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CENTRO DE INVESTIGACIÓN Y DE ESTUDIOS
AVANZADOS
DEL INSTITUTO POLITÉCNICO NACIONAL
UNIDAD QUERÉTARO
La estructura de películas de pentaceno
crecidas en substratos de Au y TaN
Tesis que presenta
Maribel Maldonado García
Para obtener el grado de
Maestro en Ciencias
en la Especialidad de
Materiales
Director de Tesis:
Dr. Alberto Herrera Gómez
Codirector de Tesis:
Dr. Rafael Ramírez Bon
Santiago de Querétaro, Qro.
Noviembre del 2007
CENTRO DE INVESTIGACIÓN Y DE ESTUDIOS
AVANZADOS
DEL INSTITUTO POLITÉCNICO NACIONAL
UNIDAD QUERÉTARO
The structure of pentacene films grown on
Au and TaN substrates
Thesis presented by
Maribel Maldonado García
To obtain the degree of
Master of Science
In
Materials Science
Thesis Director:
Dr. Alberto Herrera Gómez
Thesis Co-director:
Dr. Rafael Ramírez Bon
Santiago de Querétaro, Qro.
November 2007
A la familia Maldonado García
A A. Vidal
Nunca es tarde para empezar , nunca es tarde para pedir perdón. No le tengas miedo al
miedo tenle miedo a tu propia cobardía, no habrá peor daño que el que tú mismo te
hagas.; Solo venciéndote a ti mismo vencerás a los demás.
ii
Agradecimientos
A los profesores que nos apoyaron con la flexibilidad de su tiempo y las facilidades
otorgadas durante nuestra estancia: Dr. Trápaga, Dr. Manzano y Dr. Rafael. Sin olvidar
al Ing. Omar Castillo por el apoyo durante la transmisión de las clases.
A todos mis profesores por haber sembrado en mi la semilla de la investigación.
A Conacyt por su ayuda económica, y apoyo a la realización de este trabajo.
Acknowledegments
A journey is easier when you travel together. Interdependence is certainly more
valuable than independence. This thesis is the result of two years of work whereby I
have been accompanied and supported by many people. It is a pleasant aspect that I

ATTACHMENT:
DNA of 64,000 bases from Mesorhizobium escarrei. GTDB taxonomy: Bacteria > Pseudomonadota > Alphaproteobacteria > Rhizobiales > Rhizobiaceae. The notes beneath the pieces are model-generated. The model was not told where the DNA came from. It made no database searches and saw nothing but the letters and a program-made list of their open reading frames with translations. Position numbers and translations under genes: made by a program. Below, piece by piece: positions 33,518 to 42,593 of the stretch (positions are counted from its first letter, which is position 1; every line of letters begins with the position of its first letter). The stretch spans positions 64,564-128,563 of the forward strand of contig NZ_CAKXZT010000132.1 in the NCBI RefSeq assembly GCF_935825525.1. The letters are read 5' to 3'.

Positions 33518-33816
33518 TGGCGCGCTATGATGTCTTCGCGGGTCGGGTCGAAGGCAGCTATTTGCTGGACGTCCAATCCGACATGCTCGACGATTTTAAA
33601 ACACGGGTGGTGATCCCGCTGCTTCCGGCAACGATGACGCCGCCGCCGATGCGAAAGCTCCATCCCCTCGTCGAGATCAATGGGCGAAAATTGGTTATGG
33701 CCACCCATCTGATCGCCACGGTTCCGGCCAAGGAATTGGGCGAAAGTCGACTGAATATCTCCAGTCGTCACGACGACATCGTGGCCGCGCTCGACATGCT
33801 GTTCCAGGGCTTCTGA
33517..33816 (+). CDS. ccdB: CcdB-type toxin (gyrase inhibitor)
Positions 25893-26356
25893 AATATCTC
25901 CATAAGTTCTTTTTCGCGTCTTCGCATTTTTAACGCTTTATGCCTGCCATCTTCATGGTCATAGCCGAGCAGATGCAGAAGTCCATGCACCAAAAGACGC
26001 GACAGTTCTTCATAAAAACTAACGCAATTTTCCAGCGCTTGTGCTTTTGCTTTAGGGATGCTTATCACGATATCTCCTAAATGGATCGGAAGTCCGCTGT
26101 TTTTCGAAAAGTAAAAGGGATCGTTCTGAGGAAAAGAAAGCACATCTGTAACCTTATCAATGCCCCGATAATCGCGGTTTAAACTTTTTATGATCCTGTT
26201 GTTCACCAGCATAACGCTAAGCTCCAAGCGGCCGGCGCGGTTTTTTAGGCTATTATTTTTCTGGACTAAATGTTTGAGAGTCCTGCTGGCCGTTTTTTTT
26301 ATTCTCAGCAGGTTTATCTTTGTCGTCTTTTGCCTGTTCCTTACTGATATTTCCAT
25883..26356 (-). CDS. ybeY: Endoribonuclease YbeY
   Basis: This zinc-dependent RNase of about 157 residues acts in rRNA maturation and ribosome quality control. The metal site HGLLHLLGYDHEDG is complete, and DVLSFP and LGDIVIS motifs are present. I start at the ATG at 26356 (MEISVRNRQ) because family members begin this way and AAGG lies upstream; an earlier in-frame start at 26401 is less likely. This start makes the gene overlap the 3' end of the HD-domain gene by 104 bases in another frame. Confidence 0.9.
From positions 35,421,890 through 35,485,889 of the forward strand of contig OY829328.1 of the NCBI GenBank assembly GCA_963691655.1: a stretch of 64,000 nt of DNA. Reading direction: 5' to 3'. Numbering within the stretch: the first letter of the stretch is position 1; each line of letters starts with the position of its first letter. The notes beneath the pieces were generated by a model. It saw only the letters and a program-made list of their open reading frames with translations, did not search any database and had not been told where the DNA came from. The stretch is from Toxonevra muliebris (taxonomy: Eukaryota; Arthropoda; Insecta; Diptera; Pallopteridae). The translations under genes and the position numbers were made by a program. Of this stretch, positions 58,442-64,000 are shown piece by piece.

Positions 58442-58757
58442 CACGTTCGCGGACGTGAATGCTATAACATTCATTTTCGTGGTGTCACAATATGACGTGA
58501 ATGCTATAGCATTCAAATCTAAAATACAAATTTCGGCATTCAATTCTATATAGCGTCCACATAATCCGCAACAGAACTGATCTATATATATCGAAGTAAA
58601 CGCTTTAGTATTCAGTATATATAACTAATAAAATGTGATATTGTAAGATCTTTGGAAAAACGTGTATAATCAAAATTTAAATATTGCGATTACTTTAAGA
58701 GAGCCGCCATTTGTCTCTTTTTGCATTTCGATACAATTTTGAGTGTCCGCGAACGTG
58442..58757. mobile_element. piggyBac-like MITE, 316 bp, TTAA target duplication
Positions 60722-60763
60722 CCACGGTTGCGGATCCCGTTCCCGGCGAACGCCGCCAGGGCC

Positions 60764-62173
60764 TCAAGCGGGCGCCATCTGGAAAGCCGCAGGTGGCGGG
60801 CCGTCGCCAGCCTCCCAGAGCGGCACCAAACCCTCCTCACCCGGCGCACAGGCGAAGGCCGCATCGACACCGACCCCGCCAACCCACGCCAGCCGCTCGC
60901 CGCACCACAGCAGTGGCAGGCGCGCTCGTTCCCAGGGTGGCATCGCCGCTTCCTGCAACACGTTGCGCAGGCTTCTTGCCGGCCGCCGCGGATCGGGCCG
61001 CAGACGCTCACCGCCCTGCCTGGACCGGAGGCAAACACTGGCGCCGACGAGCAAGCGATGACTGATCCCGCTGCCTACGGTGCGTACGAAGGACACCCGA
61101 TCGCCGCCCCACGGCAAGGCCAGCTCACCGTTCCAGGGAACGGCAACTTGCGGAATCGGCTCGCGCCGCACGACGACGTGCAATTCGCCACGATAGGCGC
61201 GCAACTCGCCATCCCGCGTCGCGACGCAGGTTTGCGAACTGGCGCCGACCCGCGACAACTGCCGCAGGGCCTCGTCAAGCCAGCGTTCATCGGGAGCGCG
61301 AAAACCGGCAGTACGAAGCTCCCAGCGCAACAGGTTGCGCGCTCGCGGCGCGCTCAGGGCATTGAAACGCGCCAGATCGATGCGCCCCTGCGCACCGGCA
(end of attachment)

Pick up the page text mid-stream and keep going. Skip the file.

have now the opportunity to express my gratitude for all of them.
I am profoundly indebted to Dr. Bruce Gnade who could not be listed as advisor but
without his support I could have not initiated or developed my thesis work.
From the formative stages of this thesis, to the final draft, I owe an immense debt of
gratitude to my advisor, Dr. Alberto Herrera. His sound advice and careful guidance
were invaluable in this thesis.
This work would not have been possible without the support and encouragement of my
boss and friend; Dr. Francisco Servando, under whose supervision I Face the problems
in my work.
To Dr. Manuel Quevedo for his advisor, in the final stages of my work, has also been
abundantly helpful, and has assisted me in numerous ways. Thanks for your time and
your guidance in this thesis.
My former colleagues from Cinvestav that supported me in my research work. I want to
thank them for all their help, support, interest and valuable hints. Especially I am obliged
to Daniela Morales, Isabel Medina , and Rocio Contreras that make my USA stay the
best experience. And my friends who even with the distance were all time with me
thanks Pilar Montellano and Luis Morales.
iv
I would like to express my gratitude to all my lab buddies at the UTD materials science
and engineering program made it a convivial place to work. In particular, I would like to
thank Rahul Gupta, Bryan Coss Marco Milojevic, Amar Chowdhury, and Stephen
Macdonell for their friendship and help. All other folks had inspired me in research and
life through our interactions during the long hours in the lab.
To the help granted by Dr. Rodolfo Hernandez and the staff of the office of International
Education (OIE) at The University of Texas at Dallas.
To the Herrera and Aguirre Families who take care of me. Thanks Gemma and Rosi.
To Dr. Alshareef for his help with the TaN samples from TI, and his advice in my work.
To Gnade´s group especially to Jimmy Srinivas for his patience and teaching.
I want to thank to all clean room research laboratory staff from UTD.
And then there are all the other people who have made Dallas a very special place
thanks Cecilia Lazcano and Humberto Salgado.
To Professor Robert Wallace for allowing me use his equipment during my research
work.
v
Acronyms

AFM
Atomic Force Microscopy

ARXPS
Angle Resolved X-Ray Photoemission Spectroscopy

CA
Contact Angle

FTIR
Fourier Transmission Infrared Spectroscopy

HMDS
Hexamethyldisilazane

HOMO
Highest Occupied Molecular Orbital

LUMO
Lower Unocupied Molecular Orbital

ML
Monolayer

OTFT
Organic Thin Films Transistors

PAH
Polycyclic Aromatic Hydrocarbon

Ra
Roughness Average

RCA
Radio Corporation of America